Swiss cbank holds fire on rates, cuts inflation outlook
ZURICH: Switzerland's central bank left interest rates unchanged at record lows, cut its economic outlook and forecast a longer bout of deflation as cheaper oil and slowing global growth weigh on the economy. The Swiss National Bank now expects consumer prices to rise just 0.1 percent in 2017, barely in positive territory and well within its target of less than 2 percent a year. The SNB kept its target range for three-month Libor in negative territory, between -1.25 and -0.25 percent, in Thursday's quarterly policy assessment, as economists polled by Reuters unanimously predicted.
It also maintained a charge on cash deposits of 0.75 percent and repeated its pledge to intervene in the currency market if necessary to weaken the "significantly overvalued" Swiss franc. A muted response from the franc to the European Central Bank's decision to cut rates and expand asset purchases last week had lessened the SNB's need to act on rates. "As long as the ECB doesn't cut interest rates further, I don't think the SNB will cut rates," said Credit Suisse economist Maxime Botteron. Currency markets showed little immediate reaction to the rate decision.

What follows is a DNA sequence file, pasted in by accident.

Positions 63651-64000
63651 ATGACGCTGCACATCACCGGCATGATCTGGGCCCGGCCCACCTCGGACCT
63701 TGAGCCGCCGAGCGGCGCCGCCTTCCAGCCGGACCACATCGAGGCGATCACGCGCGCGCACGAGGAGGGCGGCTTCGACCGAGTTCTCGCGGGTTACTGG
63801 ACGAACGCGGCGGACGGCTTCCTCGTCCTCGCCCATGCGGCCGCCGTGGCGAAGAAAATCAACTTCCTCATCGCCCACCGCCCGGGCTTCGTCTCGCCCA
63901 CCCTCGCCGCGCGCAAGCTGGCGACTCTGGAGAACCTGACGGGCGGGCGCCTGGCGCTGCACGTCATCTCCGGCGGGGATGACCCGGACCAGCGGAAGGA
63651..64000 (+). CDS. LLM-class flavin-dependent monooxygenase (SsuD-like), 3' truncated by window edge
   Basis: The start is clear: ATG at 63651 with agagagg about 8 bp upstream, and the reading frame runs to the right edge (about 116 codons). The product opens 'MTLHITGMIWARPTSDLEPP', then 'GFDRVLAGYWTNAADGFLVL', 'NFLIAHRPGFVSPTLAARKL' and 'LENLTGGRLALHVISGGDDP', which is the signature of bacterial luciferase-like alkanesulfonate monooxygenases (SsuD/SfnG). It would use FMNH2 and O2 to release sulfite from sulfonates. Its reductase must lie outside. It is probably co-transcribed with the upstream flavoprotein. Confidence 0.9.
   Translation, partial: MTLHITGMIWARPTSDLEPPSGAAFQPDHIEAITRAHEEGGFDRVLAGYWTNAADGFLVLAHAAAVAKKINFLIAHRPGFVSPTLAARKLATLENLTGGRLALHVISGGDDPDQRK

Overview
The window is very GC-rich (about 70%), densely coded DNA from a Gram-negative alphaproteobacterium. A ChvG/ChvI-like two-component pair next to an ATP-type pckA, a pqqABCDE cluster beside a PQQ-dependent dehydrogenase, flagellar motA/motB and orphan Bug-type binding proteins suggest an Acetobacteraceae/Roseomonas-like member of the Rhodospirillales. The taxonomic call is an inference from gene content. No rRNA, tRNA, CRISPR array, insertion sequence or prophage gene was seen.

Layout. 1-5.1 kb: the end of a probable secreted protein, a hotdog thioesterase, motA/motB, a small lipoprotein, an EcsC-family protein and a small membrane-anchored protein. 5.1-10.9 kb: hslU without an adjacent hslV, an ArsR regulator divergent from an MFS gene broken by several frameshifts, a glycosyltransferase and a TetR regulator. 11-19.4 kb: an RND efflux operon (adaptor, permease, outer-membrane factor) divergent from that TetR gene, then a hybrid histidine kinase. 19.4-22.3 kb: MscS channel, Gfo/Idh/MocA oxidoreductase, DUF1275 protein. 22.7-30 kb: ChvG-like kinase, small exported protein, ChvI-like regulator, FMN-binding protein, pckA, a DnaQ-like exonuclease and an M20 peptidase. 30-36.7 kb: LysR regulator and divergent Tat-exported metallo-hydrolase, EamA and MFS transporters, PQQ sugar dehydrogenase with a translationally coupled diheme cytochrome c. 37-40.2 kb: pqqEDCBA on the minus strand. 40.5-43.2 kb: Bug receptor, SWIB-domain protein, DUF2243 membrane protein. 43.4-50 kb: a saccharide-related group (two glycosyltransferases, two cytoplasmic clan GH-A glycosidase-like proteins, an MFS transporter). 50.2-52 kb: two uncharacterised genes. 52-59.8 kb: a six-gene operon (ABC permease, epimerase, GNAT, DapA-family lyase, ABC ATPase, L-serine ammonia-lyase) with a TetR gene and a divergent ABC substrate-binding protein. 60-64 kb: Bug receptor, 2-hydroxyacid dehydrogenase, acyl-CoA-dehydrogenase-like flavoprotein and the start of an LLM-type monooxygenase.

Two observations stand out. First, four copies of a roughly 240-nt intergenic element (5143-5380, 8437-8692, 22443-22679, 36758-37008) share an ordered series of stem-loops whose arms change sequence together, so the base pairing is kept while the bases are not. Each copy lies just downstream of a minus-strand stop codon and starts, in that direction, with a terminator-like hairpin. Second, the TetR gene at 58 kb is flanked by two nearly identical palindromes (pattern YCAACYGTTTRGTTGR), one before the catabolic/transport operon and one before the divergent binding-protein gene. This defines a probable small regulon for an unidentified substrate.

A rate cut further into negative territory would have drawn more criticism from banks, insurers and pension funds, which have had to pay a deposit charge on some of their cash holdings.
The SNB is using negative rates, coupled with an unspecified amount of foreign currency purchases, to weaken the franc and protect exports to the euro zone, Switzerland's biggest trading partner. The two-pillar approach has helped to weaken the franc against the euro EURCHF=EBS in recent months and take some of the shine off its safe-haven shine. The franc trades at around 1.09 per euro, just over a year after the SNB abruptly abandoned a floor of 1.20.
"The global economic outlook has deteriorated slightly in recent months and the situation on international financial markets remains volatile ... Around the world, manufacturing and trade remained sluggish, contributing to a further sharp fall in oil prices," the SNB said in a statement. The SNB trimmed its outlook for Swiss economic growth this year to between 1 percent and 1.5 percent from around 1.5 percent in its December forecast. Its outlook for inflation this year is now -0.8 percent, down from -0.5 percent previously.